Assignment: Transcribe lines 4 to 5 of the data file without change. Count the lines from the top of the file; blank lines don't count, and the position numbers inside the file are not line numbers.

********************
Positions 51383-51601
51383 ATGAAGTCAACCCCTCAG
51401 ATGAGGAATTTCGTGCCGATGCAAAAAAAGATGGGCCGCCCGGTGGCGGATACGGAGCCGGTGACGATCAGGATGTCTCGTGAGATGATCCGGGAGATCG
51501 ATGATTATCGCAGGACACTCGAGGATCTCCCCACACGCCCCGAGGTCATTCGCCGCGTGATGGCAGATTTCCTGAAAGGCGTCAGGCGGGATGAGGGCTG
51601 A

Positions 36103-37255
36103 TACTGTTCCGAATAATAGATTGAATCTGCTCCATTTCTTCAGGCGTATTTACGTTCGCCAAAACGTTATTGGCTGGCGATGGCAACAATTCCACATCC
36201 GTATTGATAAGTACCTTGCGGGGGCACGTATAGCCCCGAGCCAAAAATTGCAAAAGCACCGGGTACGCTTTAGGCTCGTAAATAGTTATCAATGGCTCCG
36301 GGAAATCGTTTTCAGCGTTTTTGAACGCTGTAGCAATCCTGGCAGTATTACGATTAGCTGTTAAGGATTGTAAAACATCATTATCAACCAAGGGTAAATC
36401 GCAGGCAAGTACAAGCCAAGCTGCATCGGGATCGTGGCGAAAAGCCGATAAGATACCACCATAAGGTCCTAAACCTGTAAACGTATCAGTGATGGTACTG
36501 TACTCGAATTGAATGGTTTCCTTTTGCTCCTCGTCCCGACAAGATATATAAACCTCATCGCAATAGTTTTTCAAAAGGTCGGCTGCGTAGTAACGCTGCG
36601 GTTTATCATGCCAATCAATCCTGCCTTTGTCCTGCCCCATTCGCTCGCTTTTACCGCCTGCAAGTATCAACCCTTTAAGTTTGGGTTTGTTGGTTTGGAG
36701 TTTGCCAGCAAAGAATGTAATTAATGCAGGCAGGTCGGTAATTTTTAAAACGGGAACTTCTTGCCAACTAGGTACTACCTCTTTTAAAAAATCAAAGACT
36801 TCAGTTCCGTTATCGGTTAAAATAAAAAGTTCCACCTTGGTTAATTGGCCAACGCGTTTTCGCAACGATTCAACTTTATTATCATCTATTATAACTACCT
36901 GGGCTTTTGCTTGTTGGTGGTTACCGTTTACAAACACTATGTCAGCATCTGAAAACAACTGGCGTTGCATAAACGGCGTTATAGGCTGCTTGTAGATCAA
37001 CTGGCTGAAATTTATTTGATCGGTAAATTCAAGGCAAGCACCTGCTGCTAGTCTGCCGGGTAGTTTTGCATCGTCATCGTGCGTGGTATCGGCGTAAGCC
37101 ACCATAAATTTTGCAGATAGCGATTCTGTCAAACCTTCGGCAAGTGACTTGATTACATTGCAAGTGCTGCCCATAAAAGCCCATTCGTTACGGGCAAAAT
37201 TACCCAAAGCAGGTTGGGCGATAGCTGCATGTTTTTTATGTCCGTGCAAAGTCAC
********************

51501 ATGATTATCGCAGGACACTCGAGGATCTCCCCACACGCCCCGAGGTCATTCGCCGCGTGATGGCAGATTTCCTGAAAGGCGTCAGGCGGGATGAGGGCTG
51601 A